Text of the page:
The main theme of last year's third-quarter earnings season was the economic recovery and hopes of an effective and widely distributed COVID-19 vaccine. This year, supply chain challenges, rising raw material costs, and a labor shortage are some of the major topics discussed by leading industrial companies.

Even large and well-run companies are facing shrinking margins and slowing growth. However, there are a few standouts that have risen to the challenge. United Parcel Service (NYSE:UPS), Essential Utilities (NYSE:WTRG), and Axalta Coating Systems (NYSE:AXTA) are three companies that are doing an impressive job navigating the economic headwinds. Here's what makes each of these value stocks a great buy now.

A technical specialist works with an industrial CNC machine.

Image source: Getty Images.

The best in its business

Daniel Foelber (UPS): In September, FedEx (NYSE:FDX) missed big on earnings and lowered its fiscal year (FY) 2022 guidance due to labor market uncertainty and supply chain issues. In late October, UPS reported its best Q3 in company history and raised its full-year 2021 guidance and operating margin. Even more impressive, UPS is generating strong results and expects to finish the year spending just $4.2 billion in capital expenditures, which is significantly lower than in years past. 

UPS Revenue (TTM) Chart

UPS Revenue (TTM) data by YCharts

Given the similarities between FedEx and UPS, it may seem odd that one company is struggling while the other is thriving. However, a closer look shows that UPS was better prepared than FedEx in making sure it could deliver this holiday season.

For example, FedEx said it will struggle to hire 90,000 additional workers needed to satisfy peak demand but UPS thinks it will deliver record-high consolidated operating profit and expand margins in the fourth quarter. "On the labor front, we've digitized and simplified our job application process, enabling qualified applicants to receive a job offer within 30 minutes of applying. In parts of the country, labor costs are higher than they were last year, but we are effectively managing through that cost pressure," said UPS CEO Carol Tomé on the company's Q3 2021 earnings call.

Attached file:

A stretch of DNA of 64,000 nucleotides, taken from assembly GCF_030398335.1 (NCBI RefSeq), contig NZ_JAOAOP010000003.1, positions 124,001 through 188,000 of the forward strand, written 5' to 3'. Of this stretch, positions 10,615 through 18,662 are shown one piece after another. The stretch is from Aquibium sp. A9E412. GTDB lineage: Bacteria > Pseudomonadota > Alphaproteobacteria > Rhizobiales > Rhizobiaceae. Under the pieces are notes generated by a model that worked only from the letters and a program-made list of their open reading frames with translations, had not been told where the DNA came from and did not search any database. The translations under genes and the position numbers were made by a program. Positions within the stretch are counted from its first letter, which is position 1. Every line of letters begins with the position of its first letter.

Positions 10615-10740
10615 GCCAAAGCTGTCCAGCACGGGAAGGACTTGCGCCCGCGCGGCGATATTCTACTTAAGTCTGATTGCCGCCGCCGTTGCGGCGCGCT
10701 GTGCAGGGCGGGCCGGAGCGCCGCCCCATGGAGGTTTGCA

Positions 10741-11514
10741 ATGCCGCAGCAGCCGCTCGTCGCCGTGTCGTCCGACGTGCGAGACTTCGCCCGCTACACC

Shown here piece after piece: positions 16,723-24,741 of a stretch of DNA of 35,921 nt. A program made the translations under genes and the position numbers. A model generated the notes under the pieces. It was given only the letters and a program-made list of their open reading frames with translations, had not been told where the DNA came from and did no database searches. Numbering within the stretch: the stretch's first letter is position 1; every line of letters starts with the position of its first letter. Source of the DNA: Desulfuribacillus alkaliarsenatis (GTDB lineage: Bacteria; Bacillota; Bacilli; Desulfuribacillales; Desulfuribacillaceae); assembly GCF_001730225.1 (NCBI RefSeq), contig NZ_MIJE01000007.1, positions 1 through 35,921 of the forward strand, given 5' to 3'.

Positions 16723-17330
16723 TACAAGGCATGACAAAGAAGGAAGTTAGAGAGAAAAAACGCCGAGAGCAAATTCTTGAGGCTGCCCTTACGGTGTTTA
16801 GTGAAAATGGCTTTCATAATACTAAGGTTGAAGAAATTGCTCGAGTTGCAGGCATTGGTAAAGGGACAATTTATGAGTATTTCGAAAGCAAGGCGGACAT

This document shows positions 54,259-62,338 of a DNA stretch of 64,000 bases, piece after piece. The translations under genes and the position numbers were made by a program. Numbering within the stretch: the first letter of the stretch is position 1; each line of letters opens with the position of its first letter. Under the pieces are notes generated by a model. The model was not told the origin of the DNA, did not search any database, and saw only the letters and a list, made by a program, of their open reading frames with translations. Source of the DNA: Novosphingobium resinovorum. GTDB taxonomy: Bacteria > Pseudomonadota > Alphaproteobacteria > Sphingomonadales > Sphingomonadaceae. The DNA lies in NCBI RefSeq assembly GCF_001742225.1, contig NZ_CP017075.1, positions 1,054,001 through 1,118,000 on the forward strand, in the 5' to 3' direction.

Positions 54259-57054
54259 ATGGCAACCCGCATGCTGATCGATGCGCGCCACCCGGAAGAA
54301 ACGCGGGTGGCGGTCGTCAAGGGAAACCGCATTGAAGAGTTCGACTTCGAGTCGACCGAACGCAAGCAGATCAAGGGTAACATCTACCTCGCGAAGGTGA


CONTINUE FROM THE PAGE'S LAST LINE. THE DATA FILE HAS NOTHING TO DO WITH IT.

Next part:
UPS didn't shy away from supply chain challenges, saying there are "capacity, congestion, and cost concerns."

"In the U.S., we project a robust peak season, and through our planning efforts, we believe we are well on our way to deliver a peak that will be a win for UPS shippers, recipients, and shareowners," said Tomé. 

In sum, UPS just delivered a record third quarter, is projecting a record fourth quarter, and is likely to report its highest annual revenue, net income, and free cash flow in its history, and that's coming off of an incredible 2020. Hovering around an all-time high, UPS may not seem like a value stock. But given the company's impressive track record for top- and bottom-line growth, strong balance sheet, growing dividend, and leadership in e-commerce, UPS really is the complete package.

Come on in... the water's fine

Scott Levine (Essential Utilities): Are images of idle cargo ships at the Port of Los Angeles and news of worker strikes at factories leaving you tossing and turning at night? You're not alone. Many investors, consequently, are looking for defensive strategies to protect their portfolios from the headwinds presented by supply chain bottlenecks and labor concerns. There may be a variety of approaches to consider, but one that I'm keen on at the moment is Essential Utilities, a regulated water utility that serves more than 3 million customers in eight states.